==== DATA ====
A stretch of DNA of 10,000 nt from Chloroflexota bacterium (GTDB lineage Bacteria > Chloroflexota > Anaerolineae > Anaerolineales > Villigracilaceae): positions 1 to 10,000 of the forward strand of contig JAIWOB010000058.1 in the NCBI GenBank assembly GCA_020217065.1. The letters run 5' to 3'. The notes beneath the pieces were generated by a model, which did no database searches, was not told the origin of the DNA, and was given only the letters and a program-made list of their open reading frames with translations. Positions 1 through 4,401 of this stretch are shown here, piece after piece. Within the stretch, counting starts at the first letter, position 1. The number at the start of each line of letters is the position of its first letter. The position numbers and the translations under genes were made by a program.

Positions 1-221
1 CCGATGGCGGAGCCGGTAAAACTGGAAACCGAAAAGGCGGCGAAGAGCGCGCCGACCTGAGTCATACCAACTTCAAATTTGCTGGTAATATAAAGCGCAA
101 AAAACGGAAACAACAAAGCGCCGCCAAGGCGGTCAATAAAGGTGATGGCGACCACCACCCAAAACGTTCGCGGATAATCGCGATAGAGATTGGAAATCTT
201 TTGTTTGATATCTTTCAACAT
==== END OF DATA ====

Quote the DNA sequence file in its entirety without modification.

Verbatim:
A stretch of DNA of 10,000 nt from Chloroflexota bacterium (GTDB lineage Bacteria > Chloroflexota > Anaerolineae > Anaerolineales > Villigracilaceae): positions 1 to 10,000 of the forward strand of contig JAIWOB010000058.1 in the NCBI GenBank assembly GCA_020217065.1. The letters run 5' to 3'. The notes beneath the pieces were generated by a model, which did no database searches, was not told the origin of the DNA, and was given only the letters and a program-made list of their open reading frames with translations. Positions 1 through 4,401 of this stretch are shown here, piece after piece. Within the stretch, counting starts at the first letter, position 1. The number at the start of each line of letters is the position of its first letter. The position numbers and the translations under genes were made by a program.

Positions 1-221
1 CCGATGGCGGAGCCGGTAAAACTGGAAACCGAAAAGGCGGCGAAGAGCGCGCCGACCTGAGTCATACCAACTTCAAATTTGCTGGTAATATAAAGCGCAA
101 AAAACGGAAACAACAAAGCGCCGCCAAGGCGGTCAATAAAGGTGATGGCGACCACCACCCAAAACGTTCGCGGATAATCGCGATAGAGATTGGAAATCTT
201 TTGTTTGATATCTTTCAACAT